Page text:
Sell The Tuxedos?

By: Shelly Reuben

Sell the tuxedos?

The spirit of Uncle Jack, my father’s brother, was manifested by both a steel safe and a gigantic roll of string. Uncle Jack and Aunt Libby recently moved from Highland Park, Illinois to Santa Cruz, California. Jack is over 80 years old; Libby is cheerfully in that same vicinity. The safe is older than their combined ages and weighs considerably more, give or take a few tons. It is the size of a small bathroom or a walk-in refrigerator, and in it Uncle Jack stores birth certificates, insurance policies and passports, which is why, at great expense, he moved it all the way from Illinois to California. Clearly, it’s something that any average octogenarian must have.

Uncle Jack also has the largest roll of string known to man. When I was a child, it was rigged to the ceiling in his cellar, and it was easily the size of a pickle barrel. Over the years, like my Uncle Jack, it has shrunk. But both his and the string’s centers are still tightly-coiled and damage-free. This roll of string, accompanied by the safe, was transported to Santa Cruz.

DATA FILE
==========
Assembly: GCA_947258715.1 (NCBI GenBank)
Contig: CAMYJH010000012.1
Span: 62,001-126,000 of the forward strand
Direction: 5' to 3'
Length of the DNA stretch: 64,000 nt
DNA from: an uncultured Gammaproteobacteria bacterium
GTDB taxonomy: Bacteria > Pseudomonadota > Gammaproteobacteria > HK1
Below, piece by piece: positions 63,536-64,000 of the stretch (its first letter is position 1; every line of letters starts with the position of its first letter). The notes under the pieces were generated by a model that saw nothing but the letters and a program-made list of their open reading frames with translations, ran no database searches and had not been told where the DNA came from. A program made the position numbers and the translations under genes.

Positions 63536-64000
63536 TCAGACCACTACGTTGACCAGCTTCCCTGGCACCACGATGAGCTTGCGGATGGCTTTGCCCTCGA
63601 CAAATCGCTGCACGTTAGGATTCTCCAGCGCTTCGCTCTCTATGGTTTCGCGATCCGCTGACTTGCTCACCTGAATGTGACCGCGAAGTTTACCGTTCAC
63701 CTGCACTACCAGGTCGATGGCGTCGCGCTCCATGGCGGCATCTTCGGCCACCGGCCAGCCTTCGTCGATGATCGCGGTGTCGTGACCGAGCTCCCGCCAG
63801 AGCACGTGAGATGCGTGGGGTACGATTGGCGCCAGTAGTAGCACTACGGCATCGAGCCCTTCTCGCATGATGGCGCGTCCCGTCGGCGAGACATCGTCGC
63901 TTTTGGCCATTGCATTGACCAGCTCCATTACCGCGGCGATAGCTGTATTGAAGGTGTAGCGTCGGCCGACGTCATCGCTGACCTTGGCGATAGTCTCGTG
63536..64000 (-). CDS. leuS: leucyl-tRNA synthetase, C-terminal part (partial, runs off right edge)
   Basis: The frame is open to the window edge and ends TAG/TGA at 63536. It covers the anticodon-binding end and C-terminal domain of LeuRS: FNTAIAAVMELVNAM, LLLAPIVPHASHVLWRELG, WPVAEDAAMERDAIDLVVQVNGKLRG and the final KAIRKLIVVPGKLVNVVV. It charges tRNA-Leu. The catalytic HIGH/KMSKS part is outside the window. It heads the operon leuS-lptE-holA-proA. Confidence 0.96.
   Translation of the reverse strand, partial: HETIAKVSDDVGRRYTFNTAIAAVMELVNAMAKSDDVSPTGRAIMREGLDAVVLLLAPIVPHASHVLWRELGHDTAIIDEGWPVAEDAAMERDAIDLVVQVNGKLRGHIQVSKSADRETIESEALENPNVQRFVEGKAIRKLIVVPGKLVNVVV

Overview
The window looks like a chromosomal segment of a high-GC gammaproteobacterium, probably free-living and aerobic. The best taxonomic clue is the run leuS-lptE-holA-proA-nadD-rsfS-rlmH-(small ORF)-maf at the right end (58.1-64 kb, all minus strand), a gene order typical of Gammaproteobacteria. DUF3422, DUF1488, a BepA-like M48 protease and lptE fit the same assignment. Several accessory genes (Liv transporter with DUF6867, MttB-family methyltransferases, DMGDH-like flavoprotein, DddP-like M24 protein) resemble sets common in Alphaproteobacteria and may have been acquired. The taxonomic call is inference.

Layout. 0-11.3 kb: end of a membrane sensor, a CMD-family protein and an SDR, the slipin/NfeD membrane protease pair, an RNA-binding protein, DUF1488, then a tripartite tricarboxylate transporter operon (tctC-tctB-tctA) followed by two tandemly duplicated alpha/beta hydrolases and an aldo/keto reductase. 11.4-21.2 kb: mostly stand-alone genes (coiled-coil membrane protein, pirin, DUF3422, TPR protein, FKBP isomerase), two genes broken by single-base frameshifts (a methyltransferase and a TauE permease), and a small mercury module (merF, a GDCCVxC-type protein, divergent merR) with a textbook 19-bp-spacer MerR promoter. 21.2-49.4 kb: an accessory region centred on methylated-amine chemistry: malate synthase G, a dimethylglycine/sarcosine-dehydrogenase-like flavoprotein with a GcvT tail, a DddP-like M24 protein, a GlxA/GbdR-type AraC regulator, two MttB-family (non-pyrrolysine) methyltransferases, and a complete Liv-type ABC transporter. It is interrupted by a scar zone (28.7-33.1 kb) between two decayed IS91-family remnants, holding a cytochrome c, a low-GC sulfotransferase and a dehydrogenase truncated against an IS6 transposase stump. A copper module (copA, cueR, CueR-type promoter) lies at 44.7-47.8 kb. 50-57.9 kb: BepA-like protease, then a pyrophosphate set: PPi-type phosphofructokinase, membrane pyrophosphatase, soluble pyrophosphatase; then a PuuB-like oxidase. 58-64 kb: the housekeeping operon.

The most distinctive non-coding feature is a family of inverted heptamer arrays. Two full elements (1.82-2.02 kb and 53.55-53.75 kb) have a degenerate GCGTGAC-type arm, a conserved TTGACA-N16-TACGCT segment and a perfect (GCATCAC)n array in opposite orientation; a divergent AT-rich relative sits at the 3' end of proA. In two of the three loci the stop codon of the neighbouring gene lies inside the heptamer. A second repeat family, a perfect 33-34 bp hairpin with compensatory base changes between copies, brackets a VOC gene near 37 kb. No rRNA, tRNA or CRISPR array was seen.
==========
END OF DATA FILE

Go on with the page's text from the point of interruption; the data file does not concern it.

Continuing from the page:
And my father’s tuxedos followed us from Chicago to Glencoe, as our family size and fortunes became larger and smaller, until we finally arrived on Greenbay Road in Highland Park. They were stored in the garage behind the house, where we by and large ignored them. The tuxedos were just there, like the asphalt of the driveway or the wooden slats on the picket fence. Occasionally, someone outside the immediate family would notice them and suggest, naively, “Ah … Sam, maybe you could donate them to the drama department at the New Trier High School” or “How about putting an ad in the paper, Sam, and getting rid of them all at once?”

But …

Sell the tuxedos?

A man doesn’t discard his most cherished possessions (Children. Inherited buildings. Tuxedos.) simply because they’re no longer profitable or useful.

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He cherishes them the same way he would a slightly mildewed friend. One whom he doesn’t really want to visit anymore (the tea cups never look quite, quite clean), but about whom he would be utterly devastated if he ever learned that the friend had died (“What do you mean Theodore’s dead? He can’t be dead!”)

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